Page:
Thursday, July 16, 2020
«« »»
Artist: Necro Deathmort (@)
Title: The Colonial Script
Format: CD
Label: Distraction Records (@)
Rated: *****
AJ Cookson and Matthew Rozeik are back with another Necro Deathmort album titled 'The Colonial Script' traveling even darker and heavier terrain than they did in 2010's 'Music of Bleak Origin'. For those into doom metal, this is an extraordinary treat. First track 'Imperial' has no vocals but it serves as the perfect opening to this exercise in anguish. Beginning atmospherically, it rises into a tempest of torment before settling into a majestic pageant of saturninity. It lurches, stops, and starts again like some irradiated behemoth out of a Japanese sci-fi movie. The wailing vocals surface in the much slower 'Led to the Water' drowning in a roiling sea of sonic despondency. 'Endless Vortex' just builds and builds with creepy malevolence like an unstoppable monster stalker intent on crushing every obstacle in its path to get to you. You have no idea...

'Wretched Hag' is primarily a black ambient piece, cinematic in its spaciousness, yet oppressive in its atmosphere. 'Arrows' sounds much more band-like than some of the prior material on 'The Colonial Script,' and even Trent Reznor in his deepest fit of howling rage couldn't conjure this kind of wall of woe. Vocals and lyrics on this track come courtesy of Eliza Gregory. She ably proves she's no shrinking violet (shrieking violet might be more like it) easily going toe-to-toe with the Necro Deathmort boys. 'Shadows of Reflections of Ghosts Past' seethes with an undercurrent of doom, but pacing of the drums and the restraint exercised by Necro Deathmort on this track gives the impression of detachment, as if witnessing some truly ugly horror from afar. 'Theme From Escape' is nearly as traditionally doom metal as it gets on this album, but the next track, 'Starbeast' is somewhat its antithesis, exploring uncharted regions of hyperspace with moving percussion in nearly 'Set the Controls for the Heart of the Sun' fashion, and the electronics don't disappoint either, weird as they are. 'Insecto' ends 'The Colonial Script' with a bang rather than a whimper as the beast goes down not without a struggle. Wave after wave of sludgy distorted guitar keeps building on a monolithic riff as the screamed raw vocal swathed in echo-upon-echo bears witness to the abominable horror that is the track's title. All is laid to waste in the aftermath.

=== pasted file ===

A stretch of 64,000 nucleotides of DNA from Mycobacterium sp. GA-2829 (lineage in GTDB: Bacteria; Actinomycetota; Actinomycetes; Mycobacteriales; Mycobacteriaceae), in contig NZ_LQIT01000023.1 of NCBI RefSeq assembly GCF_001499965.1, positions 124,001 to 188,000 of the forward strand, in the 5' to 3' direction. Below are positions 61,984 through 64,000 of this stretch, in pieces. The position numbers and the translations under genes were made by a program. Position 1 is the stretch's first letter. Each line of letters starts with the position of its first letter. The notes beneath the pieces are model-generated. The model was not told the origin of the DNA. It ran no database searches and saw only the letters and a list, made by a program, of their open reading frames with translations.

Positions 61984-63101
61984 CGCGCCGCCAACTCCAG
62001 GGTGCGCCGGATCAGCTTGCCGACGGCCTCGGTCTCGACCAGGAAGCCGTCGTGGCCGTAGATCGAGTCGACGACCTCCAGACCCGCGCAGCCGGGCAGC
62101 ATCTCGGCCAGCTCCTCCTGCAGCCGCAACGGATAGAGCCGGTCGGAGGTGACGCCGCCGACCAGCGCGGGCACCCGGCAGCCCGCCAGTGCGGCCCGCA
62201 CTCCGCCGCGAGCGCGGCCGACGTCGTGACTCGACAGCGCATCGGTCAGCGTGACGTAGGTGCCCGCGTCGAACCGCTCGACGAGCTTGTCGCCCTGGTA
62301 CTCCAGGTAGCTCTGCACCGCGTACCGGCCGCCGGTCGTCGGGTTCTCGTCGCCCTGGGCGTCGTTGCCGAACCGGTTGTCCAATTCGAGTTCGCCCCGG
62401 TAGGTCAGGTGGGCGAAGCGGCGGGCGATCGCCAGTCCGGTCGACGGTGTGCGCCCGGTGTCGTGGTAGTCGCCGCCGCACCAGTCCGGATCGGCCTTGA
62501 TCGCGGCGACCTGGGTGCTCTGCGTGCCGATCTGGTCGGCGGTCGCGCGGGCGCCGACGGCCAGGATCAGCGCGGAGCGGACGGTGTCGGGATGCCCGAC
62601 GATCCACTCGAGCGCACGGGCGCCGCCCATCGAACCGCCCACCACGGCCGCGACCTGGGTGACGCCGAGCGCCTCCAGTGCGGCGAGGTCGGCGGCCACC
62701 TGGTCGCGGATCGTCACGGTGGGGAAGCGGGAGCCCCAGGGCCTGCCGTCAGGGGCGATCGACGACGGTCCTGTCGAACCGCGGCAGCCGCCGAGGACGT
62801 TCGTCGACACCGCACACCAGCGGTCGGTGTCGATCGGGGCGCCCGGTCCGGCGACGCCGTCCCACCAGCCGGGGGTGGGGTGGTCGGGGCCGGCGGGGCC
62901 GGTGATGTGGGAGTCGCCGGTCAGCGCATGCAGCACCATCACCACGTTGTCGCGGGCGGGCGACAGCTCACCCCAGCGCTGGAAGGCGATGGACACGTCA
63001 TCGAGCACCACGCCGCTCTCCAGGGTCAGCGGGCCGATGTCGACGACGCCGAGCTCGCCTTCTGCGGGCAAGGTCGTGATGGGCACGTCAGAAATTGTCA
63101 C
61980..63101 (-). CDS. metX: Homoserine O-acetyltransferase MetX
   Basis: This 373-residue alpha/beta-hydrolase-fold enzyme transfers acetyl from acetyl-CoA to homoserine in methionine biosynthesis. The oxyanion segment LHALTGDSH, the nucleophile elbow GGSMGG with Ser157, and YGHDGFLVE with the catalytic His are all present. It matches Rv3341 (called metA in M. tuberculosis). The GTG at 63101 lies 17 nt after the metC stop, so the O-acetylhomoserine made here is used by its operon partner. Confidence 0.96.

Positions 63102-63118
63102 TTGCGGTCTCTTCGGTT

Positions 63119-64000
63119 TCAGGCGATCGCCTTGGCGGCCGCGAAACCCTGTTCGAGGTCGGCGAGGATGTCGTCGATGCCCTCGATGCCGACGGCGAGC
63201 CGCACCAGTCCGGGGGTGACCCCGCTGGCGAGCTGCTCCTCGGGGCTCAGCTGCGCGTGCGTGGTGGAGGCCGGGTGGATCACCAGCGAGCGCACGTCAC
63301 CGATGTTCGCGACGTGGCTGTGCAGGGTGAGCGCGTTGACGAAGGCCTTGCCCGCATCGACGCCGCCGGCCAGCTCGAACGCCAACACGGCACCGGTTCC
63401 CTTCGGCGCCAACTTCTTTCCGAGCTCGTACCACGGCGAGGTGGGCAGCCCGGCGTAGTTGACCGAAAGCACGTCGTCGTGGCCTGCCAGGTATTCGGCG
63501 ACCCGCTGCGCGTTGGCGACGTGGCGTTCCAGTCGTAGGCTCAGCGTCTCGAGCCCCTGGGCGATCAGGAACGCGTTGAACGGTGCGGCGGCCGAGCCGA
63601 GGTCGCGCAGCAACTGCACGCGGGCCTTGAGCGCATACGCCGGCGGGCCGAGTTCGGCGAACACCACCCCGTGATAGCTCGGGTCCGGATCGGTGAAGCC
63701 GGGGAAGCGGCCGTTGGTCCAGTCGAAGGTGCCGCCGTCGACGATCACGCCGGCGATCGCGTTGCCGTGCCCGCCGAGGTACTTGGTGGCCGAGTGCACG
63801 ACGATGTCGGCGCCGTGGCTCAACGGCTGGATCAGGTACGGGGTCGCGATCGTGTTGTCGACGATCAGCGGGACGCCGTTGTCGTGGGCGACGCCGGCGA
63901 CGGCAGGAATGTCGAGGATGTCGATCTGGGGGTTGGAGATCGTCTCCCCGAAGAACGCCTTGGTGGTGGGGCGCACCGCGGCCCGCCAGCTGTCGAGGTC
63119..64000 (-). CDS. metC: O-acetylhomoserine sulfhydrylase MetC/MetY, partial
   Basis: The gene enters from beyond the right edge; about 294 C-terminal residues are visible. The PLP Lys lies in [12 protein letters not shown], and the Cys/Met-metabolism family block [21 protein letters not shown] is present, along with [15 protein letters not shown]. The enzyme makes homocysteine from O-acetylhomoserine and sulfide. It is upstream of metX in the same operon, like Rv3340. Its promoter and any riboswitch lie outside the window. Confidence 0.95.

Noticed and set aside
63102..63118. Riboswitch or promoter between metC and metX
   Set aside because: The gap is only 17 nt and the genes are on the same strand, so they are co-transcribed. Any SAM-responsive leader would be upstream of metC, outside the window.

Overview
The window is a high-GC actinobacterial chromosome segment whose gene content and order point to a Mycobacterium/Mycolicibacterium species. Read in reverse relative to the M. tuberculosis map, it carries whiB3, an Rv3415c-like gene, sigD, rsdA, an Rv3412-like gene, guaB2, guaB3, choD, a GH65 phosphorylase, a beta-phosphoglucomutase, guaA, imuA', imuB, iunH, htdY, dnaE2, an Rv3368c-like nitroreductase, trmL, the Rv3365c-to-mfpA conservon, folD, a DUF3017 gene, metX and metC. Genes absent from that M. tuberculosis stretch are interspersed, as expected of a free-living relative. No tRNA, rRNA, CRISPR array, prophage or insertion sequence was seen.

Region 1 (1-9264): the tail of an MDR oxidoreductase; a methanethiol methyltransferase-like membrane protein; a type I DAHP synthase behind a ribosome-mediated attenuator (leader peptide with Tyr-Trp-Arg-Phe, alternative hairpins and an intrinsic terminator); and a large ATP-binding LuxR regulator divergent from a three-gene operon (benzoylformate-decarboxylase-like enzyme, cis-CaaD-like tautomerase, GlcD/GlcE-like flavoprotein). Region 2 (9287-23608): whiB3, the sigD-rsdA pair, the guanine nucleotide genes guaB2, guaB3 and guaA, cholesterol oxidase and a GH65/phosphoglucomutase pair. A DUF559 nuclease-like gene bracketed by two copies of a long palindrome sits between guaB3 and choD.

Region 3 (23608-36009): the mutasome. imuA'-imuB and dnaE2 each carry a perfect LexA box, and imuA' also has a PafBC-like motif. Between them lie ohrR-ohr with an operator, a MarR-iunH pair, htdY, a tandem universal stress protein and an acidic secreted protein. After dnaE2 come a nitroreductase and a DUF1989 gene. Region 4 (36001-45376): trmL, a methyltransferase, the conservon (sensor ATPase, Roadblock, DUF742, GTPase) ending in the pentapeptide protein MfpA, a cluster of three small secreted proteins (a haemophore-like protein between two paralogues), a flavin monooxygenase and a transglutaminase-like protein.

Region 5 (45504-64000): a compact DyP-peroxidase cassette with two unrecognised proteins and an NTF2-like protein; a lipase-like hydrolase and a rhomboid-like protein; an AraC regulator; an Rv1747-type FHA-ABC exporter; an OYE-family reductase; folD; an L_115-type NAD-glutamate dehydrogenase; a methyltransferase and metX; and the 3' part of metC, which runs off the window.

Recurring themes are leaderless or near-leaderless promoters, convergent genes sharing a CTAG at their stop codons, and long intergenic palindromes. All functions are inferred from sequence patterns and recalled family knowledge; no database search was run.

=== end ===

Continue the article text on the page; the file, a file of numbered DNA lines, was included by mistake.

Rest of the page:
What makes this group really great is that they have the ability to temper traditional doom metal with a somewhat sophisticated grasp of black ambience while still managing to expand their experimental horizons and remain true to their vision never getting too far afield. If you've heard and enjoyed 'Music of Bleak Origin' you're very likely to enjoy this even more as they've gone from Titanium to Lutetium and show no signs of letting up. Highly recommended.


< Previous Review | Next Review >